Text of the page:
START A PETITION 27,000,000 members: the world's largest community for good
5,736,850 people care about Animal Welfare

Flamingos Fall From the Sky in Siberia

Flamingos Fall From the Sky in Siberia

In the past eight years, two flamingos have fallen from the sky in Siberia, mystifying both the people who discovered them and the scientists who are trying to explain how the tropical birds got there.  The flamingos are still alive and thriving; they were found and taken in by different sets of Siberian locals, who eventually sent them to the zoo (after housing them, in one case, in their living room!).

The more interesting question is how the flamingos got to Siberia in the first place.  Robert Krulwich and Ezra Block explore the conundrum in a piece for NPR, explaining that although, contrary to popular belief, flamingos don’t live exclusively in tropical locales, it is surprising that they ended up in Siberia.  Marita Davison, a flamingo scholar at Cornell, explained that in the Andes Mountains, where she frequently observes flamingos, the lakes actually freeze around their feet.  “It’s really an amazing sight to see,” she said. “They’ll just wait for it to thaw and then go on [with] their business.”

Bolivia still isn’t as cold as Siberia though, and Davison says that their presence above the Russian skies is nevertheless confusing.  She also pointed out that because flamingos travel in flocks, the fact that two lone flamingos appeared most likely means that there are more flamingos around, even if they’re not literally falling from the sky.  And this isn’t the first time that this has happened – a century ago, flamingos were spotted in the same place, and around the same time of year.

So what’s the theory?  According to Davison, these are probably Asian flamingos who live and nest in Kazakhstan.  During November, they migrate south to Iran, but sometimes, birds engage in what is called “reverse migration,” or flying exactly in the opposite direction.  This, Davison speculates, is what happened to these flamingos, although patterns of reverse migration haven’t been seen in them before.  So even thoguh it might be tempted to see this as a freak of global warming or some kind of inexplicable event, it could also be a “statistically predictable” phenomenon.  If that’s true, we’ll probably see flamingos in Siberian skies again.

The flamingos ended up in a Siberian zoo, where they lived among other, imported birds until one of them died “after a long illness.”  It’s hard to know what happened to the flocks of flamingos who may have been flying with them, but both incidents are examples of apparently bizarre phenomena that actually turn out to be completely natural.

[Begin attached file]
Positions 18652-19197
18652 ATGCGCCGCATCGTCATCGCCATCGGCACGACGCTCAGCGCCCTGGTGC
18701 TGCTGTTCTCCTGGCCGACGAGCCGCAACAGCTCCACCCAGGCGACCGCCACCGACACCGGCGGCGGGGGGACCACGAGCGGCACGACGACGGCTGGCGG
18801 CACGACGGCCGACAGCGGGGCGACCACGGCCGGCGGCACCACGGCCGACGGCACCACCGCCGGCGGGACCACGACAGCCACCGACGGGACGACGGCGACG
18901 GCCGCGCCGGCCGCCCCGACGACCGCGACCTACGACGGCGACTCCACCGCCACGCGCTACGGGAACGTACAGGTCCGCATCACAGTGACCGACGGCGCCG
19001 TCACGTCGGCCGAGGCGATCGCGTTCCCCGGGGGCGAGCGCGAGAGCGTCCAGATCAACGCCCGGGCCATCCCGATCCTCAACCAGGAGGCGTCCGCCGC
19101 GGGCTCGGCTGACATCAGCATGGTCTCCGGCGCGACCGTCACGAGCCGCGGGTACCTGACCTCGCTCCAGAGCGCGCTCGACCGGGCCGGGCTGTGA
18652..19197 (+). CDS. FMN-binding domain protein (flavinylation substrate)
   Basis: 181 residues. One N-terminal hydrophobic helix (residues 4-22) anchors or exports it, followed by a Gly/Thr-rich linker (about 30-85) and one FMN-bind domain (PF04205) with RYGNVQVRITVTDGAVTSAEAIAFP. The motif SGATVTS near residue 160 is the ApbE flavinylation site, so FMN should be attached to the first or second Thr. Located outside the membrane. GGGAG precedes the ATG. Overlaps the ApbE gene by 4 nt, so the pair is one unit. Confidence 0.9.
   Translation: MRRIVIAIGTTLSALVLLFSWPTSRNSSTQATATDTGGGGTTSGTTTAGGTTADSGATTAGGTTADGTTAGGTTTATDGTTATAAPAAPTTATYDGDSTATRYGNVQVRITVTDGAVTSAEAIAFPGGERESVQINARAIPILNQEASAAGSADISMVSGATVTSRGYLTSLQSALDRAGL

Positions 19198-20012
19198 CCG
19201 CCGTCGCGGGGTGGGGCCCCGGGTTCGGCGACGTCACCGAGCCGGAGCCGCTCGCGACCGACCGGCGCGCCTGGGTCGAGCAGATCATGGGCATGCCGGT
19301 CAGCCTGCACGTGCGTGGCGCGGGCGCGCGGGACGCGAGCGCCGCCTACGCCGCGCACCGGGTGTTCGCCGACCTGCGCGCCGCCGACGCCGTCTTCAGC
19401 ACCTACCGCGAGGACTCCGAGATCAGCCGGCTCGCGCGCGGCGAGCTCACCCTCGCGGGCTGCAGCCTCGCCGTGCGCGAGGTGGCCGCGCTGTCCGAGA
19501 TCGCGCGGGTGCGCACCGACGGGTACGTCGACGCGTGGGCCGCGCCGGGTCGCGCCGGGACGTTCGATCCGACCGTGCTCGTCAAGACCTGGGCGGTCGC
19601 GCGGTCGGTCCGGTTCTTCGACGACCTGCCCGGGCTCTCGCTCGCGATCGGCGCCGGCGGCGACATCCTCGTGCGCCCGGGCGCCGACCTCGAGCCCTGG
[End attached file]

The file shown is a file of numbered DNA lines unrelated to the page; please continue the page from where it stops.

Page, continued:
Read more: , , , , , , ,

Photo from Flickr.

have you shared this story yet?

some of the best people we know are doing it


+ add your own
12:52PM PDT on Mar 14, 2011


10:09PM PDT on Mar 13, 2011

thanks for the article.

8:55AM PST on Mar 12, 2011

Thanks for sharing =]

8:09AM PST on Mar 11, 2011

thanks quite a interesting article

9:50PM PST on Mar 10, 2011

Very unusual article and quite interesting!

1:50PM PST on Mar 10, 2011

Very interesting...

3:02PM PST on Mar 9, 2011

Gosh! I'd love to find 2 flamingo in my back yard

2:34AM PST on Mar 9, 2011

Very interesting article

2:33AM PST on Mar 9, 2011

Very interesting article

12:48AM PST on Mar 9, 2011

intresting, thanks

add your comment

Disclaimer: The views expressed above are solely those of the author and may not reflect those of
Care2, Inc., its employees or advertisers.

Care2 - Be Extraordinary - Start a Care2 Petition
ads keep care2 free

Recent Comments from Causes

Absolutely great news. This needs to happen in more cities and fast.

There were a lot of cowboy movies in the mid-1900's and beyond and yes there were cap pistols for toys…

Karen H, I sometimes think that the teachings of Christ have become a little like the proverbial Chinese…

ads keep care2 free

Select names from your address book   |   Help

We hate spam. We do not sell or share the email addresses you provide.

site feedback


Problem on this page? Briefly let us know what isn't working for you and we'll try to make it right!